New Year’s resolution trend towards fitness and new technology

It is that time of year when the bulk of the population contemplate their personal goals and aspirations for a new year ahead.

Consistently at the top of the charts for New Year’s resolutions is improving one’s health and fitness.

This year a Nielsen survey in the United States highlighted that the number one resolution was to ‘stay fit and healthy’ with ‘losing weight’ a close second.

The American College of Sports Medicine also recently published its 10th annual ‘Worldwide Survey of Fitness Trends for 2016’, with the top fitness trend expected for the new year being the growth in wearable technology such as GPS tracking and measuring devices, smart watches and heart rate monitors.

So what can this mean for New Year’s resolutions for 2016 in Australia?

According to Founder & Director of Corporate Challenge Events and leading Australian fitness and running event professional, Travis Ireland, there will continue to be a positive trend in New Year’s fitness resolutions due to this growth in new and smart technology.

“Society, in general, has more of a focus these days on being able to live a healthy and active lifestyle,” said Ireland.

“Governments, at all levels, are very proactive with health campaigns and programs. This has equipped the general public with more knowledge and awareness of what to do to improve their health and fitness.

“In recent times, the development and greater simplicity in mobile and digital technology, has provided more tools for people to use to stay committed to their health and fitness goals.”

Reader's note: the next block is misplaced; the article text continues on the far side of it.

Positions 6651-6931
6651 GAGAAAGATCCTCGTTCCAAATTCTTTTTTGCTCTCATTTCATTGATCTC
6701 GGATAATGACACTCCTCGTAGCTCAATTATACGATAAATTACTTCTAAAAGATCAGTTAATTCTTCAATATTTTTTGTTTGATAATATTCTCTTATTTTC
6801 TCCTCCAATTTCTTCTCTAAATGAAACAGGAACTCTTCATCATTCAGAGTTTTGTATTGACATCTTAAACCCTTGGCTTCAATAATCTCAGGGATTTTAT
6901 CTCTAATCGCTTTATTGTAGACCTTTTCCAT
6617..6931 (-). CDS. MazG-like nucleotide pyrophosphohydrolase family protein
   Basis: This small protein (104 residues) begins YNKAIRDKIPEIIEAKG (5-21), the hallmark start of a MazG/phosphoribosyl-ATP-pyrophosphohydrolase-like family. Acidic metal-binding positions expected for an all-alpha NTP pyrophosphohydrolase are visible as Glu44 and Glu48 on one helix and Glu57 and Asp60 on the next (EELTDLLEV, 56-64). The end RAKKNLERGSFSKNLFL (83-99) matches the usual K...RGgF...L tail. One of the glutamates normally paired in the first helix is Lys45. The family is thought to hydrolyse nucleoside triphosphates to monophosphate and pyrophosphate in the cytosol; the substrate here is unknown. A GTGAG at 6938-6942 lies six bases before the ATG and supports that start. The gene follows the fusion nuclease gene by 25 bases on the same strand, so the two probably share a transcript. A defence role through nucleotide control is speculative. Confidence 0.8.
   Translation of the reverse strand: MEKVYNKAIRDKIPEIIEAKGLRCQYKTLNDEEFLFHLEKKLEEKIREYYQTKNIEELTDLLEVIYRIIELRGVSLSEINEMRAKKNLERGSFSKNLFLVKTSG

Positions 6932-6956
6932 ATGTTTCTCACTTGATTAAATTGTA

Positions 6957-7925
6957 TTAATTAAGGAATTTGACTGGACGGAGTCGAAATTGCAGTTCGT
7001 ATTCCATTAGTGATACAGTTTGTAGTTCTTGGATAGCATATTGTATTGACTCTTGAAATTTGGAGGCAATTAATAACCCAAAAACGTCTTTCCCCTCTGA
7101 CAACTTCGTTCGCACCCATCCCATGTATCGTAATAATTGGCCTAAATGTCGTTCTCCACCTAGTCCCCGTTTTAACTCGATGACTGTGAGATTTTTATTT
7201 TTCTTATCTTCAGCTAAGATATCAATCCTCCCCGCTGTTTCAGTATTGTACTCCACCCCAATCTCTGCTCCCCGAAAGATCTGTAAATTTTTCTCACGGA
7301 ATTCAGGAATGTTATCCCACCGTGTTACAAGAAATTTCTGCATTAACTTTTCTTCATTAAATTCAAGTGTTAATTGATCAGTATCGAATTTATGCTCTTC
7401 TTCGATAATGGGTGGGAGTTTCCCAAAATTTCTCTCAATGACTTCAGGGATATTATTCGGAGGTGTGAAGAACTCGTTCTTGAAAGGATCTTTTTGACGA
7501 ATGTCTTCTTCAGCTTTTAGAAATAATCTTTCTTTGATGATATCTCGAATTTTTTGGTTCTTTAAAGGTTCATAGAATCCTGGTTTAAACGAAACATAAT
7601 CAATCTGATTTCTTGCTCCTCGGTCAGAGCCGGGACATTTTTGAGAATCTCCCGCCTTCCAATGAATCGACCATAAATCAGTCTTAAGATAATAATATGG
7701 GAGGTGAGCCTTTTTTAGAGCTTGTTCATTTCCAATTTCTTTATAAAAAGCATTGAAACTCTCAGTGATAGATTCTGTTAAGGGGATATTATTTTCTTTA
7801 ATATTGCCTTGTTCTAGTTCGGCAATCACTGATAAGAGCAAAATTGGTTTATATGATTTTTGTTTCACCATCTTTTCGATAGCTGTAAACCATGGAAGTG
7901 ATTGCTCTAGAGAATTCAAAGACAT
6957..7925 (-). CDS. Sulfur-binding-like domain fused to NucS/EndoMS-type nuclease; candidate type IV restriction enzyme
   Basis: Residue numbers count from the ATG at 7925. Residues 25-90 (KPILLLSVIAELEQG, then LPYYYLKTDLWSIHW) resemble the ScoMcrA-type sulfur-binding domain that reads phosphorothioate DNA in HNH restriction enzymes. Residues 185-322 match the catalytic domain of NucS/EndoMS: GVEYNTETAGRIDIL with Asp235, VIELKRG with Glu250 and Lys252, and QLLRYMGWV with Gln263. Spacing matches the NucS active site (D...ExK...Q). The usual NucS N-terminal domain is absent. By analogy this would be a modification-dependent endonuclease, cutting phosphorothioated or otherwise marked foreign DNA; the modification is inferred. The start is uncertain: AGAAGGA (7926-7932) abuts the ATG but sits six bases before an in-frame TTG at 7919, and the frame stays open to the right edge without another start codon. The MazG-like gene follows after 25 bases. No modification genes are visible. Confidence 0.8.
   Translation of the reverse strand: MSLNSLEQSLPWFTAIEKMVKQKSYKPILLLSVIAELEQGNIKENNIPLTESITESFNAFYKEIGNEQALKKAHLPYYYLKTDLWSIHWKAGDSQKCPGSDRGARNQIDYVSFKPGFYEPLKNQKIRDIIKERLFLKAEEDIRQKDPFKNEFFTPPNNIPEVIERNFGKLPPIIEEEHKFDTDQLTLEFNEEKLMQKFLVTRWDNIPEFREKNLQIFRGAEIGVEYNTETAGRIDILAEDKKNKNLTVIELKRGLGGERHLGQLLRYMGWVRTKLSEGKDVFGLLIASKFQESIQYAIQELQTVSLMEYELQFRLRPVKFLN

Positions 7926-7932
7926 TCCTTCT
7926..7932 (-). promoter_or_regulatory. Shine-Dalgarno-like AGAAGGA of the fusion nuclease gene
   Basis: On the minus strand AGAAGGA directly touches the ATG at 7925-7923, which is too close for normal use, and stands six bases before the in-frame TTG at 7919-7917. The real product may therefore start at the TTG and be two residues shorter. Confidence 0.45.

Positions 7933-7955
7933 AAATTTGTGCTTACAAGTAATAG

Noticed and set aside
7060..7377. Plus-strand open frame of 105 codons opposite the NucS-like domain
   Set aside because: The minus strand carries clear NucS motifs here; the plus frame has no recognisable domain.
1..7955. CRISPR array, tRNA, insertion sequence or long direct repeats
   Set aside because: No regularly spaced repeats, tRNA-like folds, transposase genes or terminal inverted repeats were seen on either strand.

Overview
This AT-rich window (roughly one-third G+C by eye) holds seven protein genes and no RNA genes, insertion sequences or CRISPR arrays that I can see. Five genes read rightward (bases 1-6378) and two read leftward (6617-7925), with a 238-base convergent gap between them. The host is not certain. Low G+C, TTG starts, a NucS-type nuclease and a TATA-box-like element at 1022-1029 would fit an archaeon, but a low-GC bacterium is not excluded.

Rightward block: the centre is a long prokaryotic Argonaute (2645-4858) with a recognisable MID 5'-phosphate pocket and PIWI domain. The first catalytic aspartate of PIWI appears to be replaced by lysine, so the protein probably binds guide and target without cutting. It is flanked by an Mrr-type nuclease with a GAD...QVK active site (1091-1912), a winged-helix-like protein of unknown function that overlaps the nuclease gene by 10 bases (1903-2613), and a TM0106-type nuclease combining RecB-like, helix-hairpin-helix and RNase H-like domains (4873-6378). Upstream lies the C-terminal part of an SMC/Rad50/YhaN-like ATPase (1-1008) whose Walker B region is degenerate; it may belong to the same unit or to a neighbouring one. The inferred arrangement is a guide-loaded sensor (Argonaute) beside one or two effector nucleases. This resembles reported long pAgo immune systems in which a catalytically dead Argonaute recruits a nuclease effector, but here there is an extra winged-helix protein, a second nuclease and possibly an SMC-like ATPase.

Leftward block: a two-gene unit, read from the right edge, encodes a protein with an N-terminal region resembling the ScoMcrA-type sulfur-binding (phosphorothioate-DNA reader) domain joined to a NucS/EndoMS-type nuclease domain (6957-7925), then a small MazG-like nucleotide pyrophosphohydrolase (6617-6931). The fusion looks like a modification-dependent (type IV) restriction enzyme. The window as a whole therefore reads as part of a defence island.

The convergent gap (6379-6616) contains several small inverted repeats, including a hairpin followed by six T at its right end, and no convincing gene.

As an Australian-based entrepreneur, Ireland picked up on this trend back in 2013 and started to develop an event to help people stay committed to their fitness goals.

“My passion is to see people happy and help them to achieve their personal health and fitness goals,” he said.

“That drove me to create Run Down Under, a virtual fun run around Australia, which enables participants to run or walk when they want, where they want and how they want. It’s very simple.

“The most popular and accessible form of exercise for people is running or walking. All participants need to do in Run Down Under is run or walk and measure their distance utilising GPS technology or another measuring device, and we do the rest.

“Participants can track their journey around Australia on a virtual map and also their ranking against all other participants on a live scoreboard.

“It has proven over a short time to be a great way for people to stay committed to their running goals over a full 12 months and longer.”

In Run Down Under, the challenge is for individuals and teams to see how far they can run in a calendar year and ultimately continue their progress to complete the 14,080km virtual course around Australia.

“Many of us set goals around health and fitness as our New Year’s resolutions, and Run Down Under provides a platform to motivate people and keep them committed to their goals,” said Ireland.

“The traditional fun run comes and goes on one day, whereas Run Down Under is a continuous fun run until you complete the journey around the beautiful country of Australia.”

In October, Gold Coast-based 51-year-old fun runner Stephen Wright became the first person to complete the virtual run around Australia, finishing in just under two years.

Aside from individuals entering, there is a Corporate Teams Challenge for offices and workplaces and a Clubs Challenge for running clubs, sporting teams and social training groups.

“There is a challenge for both individuals and groups in Run Down Under,” said Ireland.

“More and more workplaces are taking part in fitness events, as it’s becoming well known that a healthier and fitter organisation is a more productive organisation.

“Run Down Under provides a simple, effective and engaging challenge for workplaces.”

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